Born in Melbourne, Australia, on October 25, 1905, Clifford Anderson, a twin, was reared in a home of culture and academic excellence. In early adulthood he did some canvassing in New Zealand, was a stenographer from 1921–1923 and assistant editor of the Australasian Record before studying ministry at Avondale College.
In 1924, Clifford joined his brother, Roy, in evangelistic work in New Zealand. On his return to Australia, he worked for Sanitarium Health Food Company. He was soon appointed to evangelistic work, once again with his brother, in Queensland. There he met and later married Lela Fowles.
Clifford and Lela, from 1930, were involved in a major evangelistic outreach in London, England, where he also edited a small weekly paper and during that time was ordained to the gospel ministry. A son, Ian, was born during their time in England.
From 1937 he studied medicine at the College of Medical Evangelists in Loma Linda, California, and during his final year was the first editor of the medical school annual.
In 1942 he went into practice in Washington DC and during those years a daughter, Bette June, was born. In 1944 the family moved to Jamaica for five years, where Clifford was responsible for the development and building of the Andrews Memorial Hospital in Kingston and served as the medical secretary of the Inter-American Division.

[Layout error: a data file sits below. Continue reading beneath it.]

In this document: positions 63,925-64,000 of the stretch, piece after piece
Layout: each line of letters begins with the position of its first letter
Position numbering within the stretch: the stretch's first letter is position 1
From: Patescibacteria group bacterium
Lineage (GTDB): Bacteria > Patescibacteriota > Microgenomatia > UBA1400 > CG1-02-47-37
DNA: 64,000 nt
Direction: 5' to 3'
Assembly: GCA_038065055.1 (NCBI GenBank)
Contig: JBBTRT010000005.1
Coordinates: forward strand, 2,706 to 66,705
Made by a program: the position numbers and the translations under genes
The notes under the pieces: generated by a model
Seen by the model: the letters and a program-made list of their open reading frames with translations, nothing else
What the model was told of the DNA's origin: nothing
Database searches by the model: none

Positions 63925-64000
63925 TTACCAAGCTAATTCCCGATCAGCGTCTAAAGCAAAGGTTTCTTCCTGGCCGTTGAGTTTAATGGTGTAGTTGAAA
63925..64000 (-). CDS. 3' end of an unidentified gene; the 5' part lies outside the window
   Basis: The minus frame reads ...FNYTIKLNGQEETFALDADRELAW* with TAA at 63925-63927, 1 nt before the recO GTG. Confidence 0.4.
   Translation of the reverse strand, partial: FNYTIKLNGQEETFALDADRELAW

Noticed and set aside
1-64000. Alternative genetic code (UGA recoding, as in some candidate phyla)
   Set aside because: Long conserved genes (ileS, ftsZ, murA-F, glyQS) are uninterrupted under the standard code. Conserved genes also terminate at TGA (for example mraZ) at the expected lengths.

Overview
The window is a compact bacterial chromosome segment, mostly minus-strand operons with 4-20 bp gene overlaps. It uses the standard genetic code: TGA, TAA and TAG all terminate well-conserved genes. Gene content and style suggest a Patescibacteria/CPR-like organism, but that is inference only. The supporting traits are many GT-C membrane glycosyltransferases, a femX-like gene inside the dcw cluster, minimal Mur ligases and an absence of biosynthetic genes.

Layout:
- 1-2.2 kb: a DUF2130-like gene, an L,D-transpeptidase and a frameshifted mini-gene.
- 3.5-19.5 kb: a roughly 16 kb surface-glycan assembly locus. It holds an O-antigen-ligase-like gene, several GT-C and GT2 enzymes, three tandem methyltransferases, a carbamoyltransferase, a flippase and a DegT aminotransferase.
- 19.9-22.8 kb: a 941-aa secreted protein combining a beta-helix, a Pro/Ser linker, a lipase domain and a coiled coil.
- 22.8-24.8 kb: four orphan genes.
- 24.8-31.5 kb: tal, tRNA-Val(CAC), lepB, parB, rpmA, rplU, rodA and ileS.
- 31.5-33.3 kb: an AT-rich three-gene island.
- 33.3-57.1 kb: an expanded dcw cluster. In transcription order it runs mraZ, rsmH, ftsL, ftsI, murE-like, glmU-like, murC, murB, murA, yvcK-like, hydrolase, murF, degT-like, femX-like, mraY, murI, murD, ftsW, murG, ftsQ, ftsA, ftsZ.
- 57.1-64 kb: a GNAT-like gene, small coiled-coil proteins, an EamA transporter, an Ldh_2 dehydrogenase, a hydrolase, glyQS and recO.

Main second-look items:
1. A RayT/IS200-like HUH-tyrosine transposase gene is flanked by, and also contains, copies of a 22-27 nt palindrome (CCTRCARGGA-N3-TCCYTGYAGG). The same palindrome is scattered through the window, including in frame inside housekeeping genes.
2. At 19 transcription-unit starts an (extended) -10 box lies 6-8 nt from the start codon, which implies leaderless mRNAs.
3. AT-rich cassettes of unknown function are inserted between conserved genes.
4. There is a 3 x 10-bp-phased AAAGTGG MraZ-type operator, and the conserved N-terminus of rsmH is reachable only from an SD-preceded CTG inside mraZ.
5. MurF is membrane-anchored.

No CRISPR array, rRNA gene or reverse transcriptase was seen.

The family returned to the US, to Worthington, Ohio, where Clifford undertook graduate study. During this time he began his well-known series of “Your Radio Doctor” broadcasts. These programs were soon in great demand internationally; used by the Burmese government and endorsed by the World Health Organisation.
Consequently Clifford became the family doctor to millions around the world. In 1957 he and his family moved to California, took a residency in internal medicine and established a specialty practice in Glendale. There his wife, Lela, died.
As well as his broadcasts, Clifford was a prolific writer. His ability to explain complex scientific health issues in language readers, and listeners, with a non-medical background could easily understand was a special gift. Many of his articles for popular journals such as Signs of the Times were translated and re-published in many languages. His 16 lesson correspondence course Radiant Health was used in the US, Australia and England. From 1962 his 900-page book Modern Ways to Health was published in the US and internationally.
In 1968 Clifford married Dr Dulcie Blunden and in the last years of his life took a special interest in epidemiology and health education. He died on June 2, 1967, after a nine-month struggle with a brain tumour.
General Conference president Robert Pierson wrote, “Few men have made the contribution to this cause that Cliff has made by his preaching, his writing, his medical practice and his daily witness for the Saviour. It is a real loss to the cause of God, as well as a personal loss to some of us who have known him intimately through the years.”
Lester Devine is director emeritus of the Ellen G White/Adventist Research Centre.